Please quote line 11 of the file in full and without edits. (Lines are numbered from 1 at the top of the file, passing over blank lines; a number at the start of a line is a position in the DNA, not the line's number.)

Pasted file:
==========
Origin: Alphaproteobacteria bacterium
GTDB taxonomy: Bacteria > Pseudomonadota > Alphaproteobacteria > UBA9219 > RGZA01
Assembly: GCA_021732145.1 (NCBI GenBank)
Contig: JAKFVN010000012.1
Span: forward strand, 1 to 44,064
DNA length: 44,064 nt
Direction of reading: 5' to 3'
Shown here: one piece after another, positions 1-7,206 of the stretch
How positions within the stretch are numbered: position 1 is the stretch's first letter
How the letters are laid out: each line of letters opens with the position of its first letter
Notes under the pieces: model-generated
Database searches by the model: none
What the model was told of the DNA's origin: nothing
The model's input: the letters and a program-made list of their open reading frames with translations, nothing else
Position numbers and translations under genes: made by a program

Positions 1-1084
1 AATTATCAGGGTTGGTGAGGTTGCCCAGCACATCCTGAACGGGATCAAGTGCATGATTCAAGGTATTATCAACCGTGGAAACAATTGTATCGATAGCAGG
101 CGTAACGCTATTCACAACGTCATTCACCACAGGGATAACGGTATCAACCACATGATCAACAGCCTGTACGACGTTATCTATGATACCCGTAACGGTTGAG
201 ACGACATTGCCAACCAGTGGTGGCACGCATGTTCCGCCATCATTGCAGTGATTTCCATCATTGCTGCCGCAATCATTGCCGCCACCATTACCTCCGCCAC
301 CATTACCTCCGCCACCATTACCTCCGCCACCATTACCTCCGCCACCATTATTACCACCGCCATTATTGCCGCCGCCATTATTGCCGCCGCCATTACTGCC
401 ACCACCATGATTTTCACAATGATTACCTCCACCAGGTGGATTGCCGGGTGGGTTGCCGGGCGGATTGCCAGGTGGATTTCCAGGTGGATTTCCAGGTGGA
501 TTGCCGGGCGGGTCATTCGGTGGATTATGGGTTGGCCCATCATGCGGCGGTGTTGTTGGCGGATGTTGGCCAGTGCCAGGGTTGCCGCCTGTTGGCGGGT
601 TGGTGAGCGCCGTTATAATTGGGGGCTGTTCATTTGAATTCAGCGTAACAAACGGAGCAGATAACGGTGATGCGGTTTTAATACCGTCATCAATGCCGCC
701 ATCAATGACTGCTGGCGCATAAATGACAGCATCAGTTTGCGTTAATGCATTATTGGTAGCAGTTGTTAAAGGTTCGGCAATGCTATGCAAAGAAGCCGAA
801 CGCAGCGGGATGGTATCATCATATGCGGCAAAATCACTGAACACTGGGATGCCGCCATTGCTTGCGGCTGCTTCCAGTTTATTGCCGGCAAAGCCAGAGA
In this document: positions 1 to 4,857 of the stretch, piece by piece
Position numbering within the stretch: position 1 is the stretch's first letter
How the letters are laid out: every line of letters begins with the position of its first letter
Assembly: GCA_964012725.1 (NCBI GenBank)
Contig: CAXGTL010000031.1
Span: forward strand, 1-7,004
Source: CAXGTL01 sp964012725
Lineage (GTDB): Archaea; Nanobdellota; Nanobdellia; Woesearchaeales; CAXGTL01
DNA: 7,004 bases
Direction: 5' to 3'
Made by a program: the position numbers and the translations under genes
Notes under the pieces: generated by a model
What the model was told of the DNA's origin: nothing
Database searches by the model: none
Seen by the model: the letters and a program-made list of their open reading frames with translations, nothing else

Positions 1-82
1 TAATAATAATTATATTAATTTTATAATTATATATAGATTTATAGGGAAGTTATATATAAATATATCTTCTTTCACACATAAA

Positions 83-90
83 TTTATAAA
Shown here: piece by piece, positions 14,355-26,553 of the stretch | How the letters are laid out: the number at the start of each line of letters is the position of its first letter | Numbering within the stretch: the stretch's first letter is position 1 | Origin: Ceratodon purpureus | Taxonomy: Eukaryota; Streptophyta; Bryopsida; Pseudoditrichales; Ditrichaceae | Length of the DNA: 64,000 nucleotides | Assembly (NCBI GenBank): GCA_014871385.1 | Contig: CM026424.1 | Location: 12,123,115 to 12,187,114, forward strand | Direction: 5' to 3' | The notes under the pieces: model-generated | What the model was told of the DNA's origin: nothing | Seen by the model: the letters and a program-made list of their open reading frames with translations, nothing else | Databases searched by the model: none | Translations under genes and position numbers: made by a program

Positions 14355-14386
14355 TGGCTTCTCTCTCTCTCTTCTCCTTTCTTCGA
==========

Notes under the pieces: model-generated